• Significant anthropogenic contributions to radiative forcing come from several other sources. Tropospheric ozone changes due to emissions of ozone-forming chemicals (nitrogen oxides, carbon monoxide, and hydrocarbons) contribute +0.35 [+0.25 to +0.65] W m–2. The direct radiative forcing due to changes in halocarbons[8] is +0.34 [+0.31 to +0.37] W m–2. Changes in surface albedo, due to land cover changes and deposition of black carbon aerosols on snow, exert respective forcings of –0.2 [–0.4 to 0.0] and +0.1 [0.0 to +0.2] W m–2. Additional terms smaller than ±0.1 W m–2 are shown in Figure SPM.2. {2.3, 2.5, 7.2}

Today I’m interested in black carbon, also known as black soot or, just for the sake of variety, black carbon soot. You see above that the IPCC combined it with aerosols and other particulate matter and assigned the group a total forcing of -0.7 watts per square meter.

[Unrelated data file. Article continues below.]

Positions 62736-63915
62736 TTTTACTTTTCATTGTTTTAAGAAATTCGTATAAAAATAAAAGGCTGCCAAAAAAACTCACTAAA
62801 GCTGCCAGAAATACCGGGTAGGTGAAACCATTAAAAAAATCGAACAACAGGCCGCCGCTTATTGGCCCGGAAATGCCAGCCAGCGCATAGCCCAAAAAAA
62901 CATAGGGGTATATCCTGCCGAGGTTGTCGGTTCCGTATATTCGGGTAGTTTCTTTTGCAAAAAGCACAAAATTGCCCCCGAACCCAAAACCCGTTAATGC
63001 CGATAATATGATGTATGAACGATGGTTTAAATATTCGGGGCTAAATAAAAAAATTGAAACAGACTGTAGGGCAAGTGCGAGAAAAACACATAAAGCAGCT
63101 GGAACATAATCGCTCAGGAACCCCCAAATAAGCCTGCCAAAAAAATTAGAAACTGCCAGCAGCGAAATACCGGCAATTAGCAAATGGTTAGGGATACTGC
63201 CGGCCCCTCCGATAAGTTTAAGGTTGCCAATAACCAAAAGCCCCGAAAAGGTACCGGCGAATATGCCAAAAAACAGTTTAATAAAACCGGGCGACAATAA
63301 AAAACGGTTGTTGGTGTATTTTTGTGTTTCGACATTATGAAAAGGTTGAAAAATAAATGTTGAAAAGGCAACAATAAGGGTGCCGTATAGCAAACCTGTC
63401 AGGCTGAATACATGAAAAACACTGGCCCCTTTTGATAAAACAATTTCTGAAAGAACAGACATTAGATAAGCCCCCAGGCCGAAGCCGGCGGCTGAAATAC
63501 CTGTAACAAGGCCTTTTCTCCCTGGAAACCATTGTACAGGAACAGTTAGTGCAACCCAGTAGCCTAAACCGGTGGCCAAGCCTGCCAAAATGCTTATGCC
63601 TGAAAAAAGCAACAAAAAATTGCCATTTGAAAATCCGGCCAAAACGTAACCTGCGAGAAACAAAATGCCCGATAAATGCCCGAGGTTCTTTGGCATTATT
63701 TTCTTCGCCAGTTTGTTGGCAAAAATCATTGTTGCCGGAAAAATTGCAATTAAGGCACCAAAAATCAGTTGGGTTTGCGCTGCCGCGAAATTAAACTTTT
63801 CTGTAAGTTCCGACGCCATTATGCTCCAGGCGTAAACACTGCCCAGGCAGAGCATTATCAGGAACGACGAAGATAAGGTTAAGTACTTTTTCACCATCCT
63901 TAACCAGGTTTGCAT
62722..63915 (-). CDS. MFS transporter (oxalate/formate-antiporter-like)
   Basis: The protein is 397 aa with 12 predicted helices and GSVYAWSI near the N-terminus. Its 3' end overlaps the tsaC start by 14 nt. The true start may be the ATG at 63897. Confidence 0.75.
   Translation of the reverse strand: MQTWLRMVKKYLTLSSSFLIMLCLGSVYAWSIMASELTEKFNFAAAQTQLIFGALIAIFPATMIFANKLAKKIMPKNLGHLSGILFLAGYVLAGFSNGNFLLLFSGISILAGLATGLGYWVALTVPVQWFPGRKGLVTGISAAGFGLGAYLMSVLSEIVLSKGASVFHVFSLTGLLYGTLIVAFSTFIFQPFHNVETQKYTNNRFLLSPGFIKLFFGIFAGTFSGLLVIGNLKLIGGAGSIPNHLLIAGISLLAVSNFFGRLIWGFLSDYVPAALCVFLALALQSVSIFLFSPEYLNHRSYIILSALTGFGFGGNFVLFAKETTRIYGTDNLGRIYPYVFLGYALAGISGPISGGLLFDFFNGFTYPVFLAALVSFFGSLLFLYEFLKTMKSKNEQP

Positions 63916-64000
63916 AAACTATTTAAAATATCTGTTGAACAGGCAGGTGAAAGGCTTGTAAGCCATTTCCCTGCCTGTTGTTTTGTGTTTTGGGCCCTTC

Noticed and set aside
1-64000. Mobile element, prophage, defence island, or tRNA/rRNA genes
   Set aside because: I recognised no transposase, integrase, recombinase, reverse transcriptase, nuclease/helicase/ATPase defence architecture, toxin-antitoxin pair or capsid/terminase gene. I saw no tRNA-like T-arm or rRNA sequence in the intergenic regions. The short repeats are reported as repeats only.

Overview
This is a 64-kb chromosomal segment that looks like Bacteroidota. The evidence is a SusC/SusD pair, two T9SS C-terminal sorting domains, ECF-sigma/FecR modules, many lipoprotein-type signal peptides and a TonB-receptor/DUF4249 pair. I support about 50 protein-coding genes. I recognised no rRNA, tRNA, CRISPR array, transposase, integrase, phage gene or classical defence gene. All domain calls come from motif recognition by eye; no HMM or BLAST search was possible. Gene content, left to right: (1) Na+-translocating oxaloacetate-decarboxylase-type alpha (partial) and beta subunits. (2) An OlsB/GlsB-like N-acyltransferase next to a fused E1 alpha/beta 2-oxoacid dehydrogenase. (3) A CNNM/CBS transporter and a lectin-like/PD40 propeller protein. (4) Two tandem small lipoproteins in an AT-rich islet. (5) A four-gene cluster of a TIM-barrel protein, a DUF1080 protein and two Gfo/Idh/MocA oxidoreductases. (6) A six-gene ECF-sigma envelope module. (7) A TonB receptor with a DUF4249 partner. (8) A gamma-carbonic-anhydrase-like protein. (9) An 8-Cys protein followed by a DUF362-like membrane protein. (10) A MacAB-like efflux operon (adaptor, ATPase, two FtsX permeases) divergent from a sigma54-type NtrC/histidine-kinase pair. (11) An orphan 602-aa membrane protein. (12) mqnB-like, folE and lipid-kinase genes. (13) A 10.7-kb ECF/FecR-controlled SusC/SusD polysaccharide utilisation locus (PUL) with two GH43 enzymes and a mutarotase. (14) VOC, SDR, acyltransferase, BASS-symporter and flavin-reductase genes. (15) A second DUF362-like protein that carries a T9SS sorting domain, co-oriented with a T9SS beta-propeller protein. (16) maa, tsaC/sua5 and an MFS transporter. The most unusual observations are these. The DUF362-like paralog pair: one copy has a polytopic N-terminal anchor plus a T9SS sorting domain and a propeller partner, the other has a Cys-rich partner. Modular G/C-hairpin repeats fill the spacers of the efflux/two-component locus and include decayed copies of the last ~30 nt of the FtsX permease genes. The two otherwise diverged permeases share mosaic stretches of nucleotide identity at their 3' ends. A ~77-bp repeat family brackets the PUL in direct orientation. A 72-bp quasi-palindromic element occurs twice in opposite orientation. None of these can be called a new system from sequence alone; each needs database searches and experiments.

However, in 2013 a team of scientists 232-page report in the Journal of Geophysical Research. They estimate the radiative forcing of 1.1 watts per square meter. An article in Environment 360 from Yale University made the obvious point:  “If black carbon is responsible for trapping so much heat, then reducing soot may be an effective way to slow down the planet’s warming. It’s even more attractive because black carbon washes quickly out of the atmosphere, and so reducing soot emissions would lead to a fast fall in the concentration of black carbon in the atmosphere. Carbon dioxide, by contrast, lingers for centuries in the atmosphere.” Hence the focus on removing black carbon by the Fast Mitigation crowd, including me–and James Hansen, who came up with a similar forcing figure in a paper he co-authored with Makiko Sato (“Global atmospheric black carbon inferred from AERONET”).